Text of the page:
Ten workers were killed aboard the Deepwater Horizon when the rig exploded; many leave widows and children to fend for themselves in the aftermath of the disaster. But, one very little known restriction in current law related to compensation in these cases will place serious limitations on what these families can recover. The applicable law is known as the Death on the High Seas Act , or DOHSA
If DOHSA is not amended by Congress, the families of those killed or injured, residents of the Gulf region, and we, the taxpayers, will be left with the medical bills and support bills and clean up bills. In essence, it will be up to us to clean up BP’s mess. DOHSA is, actually, one of several laws that cap BP’s (and other oil companies in similar situations) liability for damages. There is the woefully low $75 million cap contained within OPA (Oil Pollution Act) which governs compensation to victims for economic damages and the clean-up, and LOLA (Limitation of Liability Act), a 159-year-old law that seriously limits liability to artificially low numbers.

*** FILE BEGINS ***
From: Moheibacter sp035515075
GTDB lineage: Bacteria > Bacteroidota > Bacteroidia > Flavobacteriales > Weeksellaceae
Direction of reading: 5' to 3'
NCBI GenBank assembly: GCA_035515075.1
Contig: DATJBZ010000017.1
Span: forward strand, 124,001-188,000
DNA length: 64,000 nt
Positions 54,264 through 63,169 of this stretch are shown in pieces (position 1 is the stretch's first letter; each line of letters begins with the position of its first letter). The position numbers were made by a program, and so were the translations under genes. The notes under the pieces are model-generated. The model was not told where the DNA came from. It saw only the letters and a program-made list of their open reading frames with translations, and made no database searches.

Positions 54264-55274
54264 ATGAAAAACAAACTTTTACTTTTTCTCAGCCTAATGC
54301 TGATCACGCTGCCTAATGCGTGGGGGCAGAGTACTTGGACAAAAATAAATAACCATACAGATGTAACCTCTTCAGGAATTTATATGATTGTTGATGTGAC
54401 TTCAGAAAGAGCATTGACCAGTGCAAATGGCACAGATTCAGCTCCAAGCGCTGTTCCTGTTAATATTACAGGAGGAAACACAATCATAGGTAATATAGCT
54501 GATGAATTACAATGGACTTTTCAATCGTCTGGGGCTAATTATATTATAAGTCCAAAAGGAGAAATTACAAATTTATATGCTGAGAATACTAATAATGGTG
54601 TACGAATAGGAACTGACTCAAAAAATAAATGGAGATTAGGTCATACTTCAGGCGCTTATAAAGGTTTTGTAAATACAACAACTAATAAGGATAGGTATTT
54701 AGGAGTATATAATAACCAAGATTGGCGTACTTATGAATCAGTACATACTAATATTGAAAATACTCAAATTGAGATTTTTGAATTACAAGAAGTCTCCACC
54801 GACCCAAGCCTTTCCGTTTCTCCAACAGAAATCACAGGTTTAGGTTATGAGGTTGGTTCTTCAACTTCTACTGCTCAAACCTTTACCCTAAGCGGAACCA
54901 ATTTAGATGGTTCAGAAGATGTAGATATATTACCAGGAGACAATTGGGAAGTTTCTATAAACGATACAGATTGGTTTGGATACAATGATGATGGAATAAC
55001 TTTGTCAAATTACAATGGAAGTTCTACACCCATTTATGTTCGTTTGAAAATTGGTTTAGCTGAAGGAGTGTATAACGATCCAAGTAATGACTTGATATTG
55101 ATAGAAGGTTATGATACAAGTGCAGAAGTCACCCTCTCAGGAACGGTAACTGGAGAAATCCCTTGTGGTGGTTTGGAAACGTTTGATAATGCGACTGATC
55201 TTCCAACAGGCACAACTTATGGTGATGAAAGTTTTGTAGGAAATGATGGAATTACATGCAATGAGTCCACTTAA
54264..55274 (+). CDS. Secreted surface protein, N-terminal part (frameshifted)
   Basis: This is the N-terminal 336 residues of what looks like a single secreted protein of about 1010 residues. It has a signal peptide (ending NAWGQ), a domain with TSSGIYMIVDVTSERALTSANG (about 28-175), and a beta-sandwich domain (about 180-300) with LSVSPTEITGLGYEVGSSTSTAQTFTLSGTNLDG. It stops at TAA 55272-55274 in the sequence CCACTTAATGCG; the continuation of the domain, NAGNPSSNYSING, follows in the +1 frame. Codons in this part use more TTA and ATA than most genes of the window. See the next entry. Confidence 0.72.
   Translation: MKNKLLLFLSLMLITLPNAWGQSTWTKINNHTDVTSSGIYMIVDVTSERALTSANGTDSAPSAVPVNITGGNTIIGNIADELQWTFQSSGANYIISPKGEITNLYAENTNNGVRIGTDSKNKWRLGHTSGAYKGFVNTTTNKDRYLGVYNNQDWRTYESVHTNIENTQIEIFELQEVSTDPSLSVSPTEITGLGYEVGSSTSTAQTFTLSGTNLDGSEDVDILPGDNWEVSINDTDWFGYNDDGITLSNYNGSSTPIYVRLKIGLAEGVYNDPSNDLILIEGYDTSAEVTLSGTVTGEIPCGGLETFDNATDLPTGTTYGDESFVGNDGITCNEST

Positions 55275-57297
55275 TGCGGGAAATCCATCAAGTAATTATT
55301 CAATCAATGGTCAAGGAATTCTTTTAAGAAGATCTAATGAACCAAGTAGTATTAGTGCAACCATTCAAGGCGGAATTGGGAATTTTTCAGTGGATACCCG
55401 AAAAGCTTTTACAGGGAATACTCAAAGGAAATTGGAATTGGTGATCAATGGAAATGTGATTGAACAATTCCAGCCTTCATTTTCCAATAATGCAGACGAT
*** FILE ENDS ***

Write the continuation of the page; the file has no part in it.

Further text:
In the BP disaster, DOHSA creates full immunity to BP; the company is not required to compensate the families of those killed because the law compensates for economic injury, not loss of a loved one; BP’s liability is limited to economic damages only, medical cost for the injured and burial costs and the loss of financial support for the deceased victim’s families. In essence, this cruel law devalues human life and human suffering.